Hey one last thing... Watch your step! Just like the Amazon, there are freshwater stingrays in these rivers. Toward the end of the film clip, you'll see Ocho lifting up something he shot from the front of the boat. At first it looks like a Jellyfish, but it's not. Look closer and you will be able to see the large stinger coming out of the back. We never stepped on any, but we saw at least a dozen in the week we were there. Don't freak out... Just shuffle your feet!
Lodge: So was this an exploratory trip or a lodge-based experience? Tsimane Lodge is actually two sister lodges that sit about ten minutes apart by air on neighboring rivers (The Pluma and Secure). These lodges provide a quintessential "have your cake and eat it too experience." The fishing feels rugged and exploratory; but each evening you'll come back to enjoy fine food, hot water, and even satellite Internet.
We fished and filmed before the construction was completed; but from what we could tell (and have since heard), these excellent structures are fantastic. Expect gourmet cooking with fine wines, Argentine-grade steaks, and fantastic desserts. Don't expect to lose weight while you are there!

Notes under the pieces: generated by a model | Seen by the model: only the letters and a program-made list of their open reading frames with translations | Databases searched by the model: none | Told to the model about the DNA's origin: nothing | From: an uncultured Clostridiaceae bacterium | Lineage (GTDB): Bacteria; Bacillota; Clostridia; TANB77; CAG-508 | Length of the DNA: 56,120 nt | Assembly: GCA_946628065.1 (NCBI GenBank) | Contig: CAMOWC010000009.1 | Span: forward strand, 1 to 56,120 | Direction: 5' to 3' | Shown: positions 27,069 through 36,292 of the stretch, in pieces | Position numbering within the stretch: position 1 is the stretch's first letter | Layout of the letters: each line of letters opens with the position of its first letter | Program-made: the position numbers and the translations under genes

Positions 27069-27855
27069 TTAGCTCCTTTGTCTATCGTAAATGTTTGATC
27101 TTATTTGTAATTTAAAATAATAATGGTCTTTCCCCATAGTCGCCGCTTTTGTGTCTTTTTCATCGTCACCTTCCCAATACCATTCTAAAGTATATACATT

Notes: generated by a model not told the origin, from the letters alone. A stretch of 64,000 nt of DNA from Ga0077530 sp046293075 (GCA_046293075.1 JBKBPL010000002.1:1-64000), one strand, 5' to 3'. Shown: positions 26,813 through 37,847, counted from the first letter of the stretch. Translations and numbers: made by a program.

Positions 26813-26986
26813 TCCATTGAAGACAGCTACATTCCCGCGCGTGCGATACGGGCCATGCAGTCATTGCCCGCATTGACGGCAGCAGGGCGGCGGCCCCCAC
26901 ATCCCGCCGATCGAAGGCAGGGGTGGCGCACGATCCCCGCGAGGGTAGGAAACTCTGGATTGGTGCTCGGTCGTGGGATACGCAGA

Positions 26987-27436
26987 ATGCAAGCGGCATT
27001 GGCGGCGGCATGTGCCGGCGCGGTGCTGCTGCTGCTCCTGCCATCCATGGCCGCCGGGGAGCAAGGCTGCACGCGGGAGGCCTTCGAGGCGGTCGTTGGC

Cool Experiences: One of the most memorable experiences was getting to camp one night along the banks of the Upper Secure River. While the fishing was great and sleeping with the jaguars was, well um, great as well, I will never forget the sight of the Milky Way Galaxy. Never before in my life have I felt so small as I stared into the heavens at 200 billion stars. Check out Image 4 in the Photo Journal. I know it will sound cliche; but I'll say it anyway, the picture really didn't do justice to what I beheld.
Another memorable experience occurred the second day on the Itirisama River. We were the first Gringos to explore the upper canyon (my friend Joaquin has since gone WAY up and had nothing but rave reviews about it). Anyway, several hours upstream we came into a slower section of river that was chuck full of Pacu. These over-sized relatives of the Piranha took flies recklessly and punished the 8 weights. Somehow the stars aligned just right; and Ryan, myself (Grant), and Joaquin ended up with the Lodge's FIRST Pacu triple. Check out Image 26 in the Photo Journal. We think it might be the first Pacu triple ever recorded in angling history... though it would be hard on the egos if you have information to the contrary, let us know ;-).
For me the highlight of the trip was the Itirisama. While rivers are dynamic and the Dorado and Sabalo are migratory species, we hit the Itirisama with perfect timing. Aside from the fishing, the river will forever be special to me because we were with the first group to ever explore that particular section of river. To the chagrin of our feet, we walked 4 hours ONE WAY to explore the new section. While we were dehydrated and blistered, the effort was well worth it.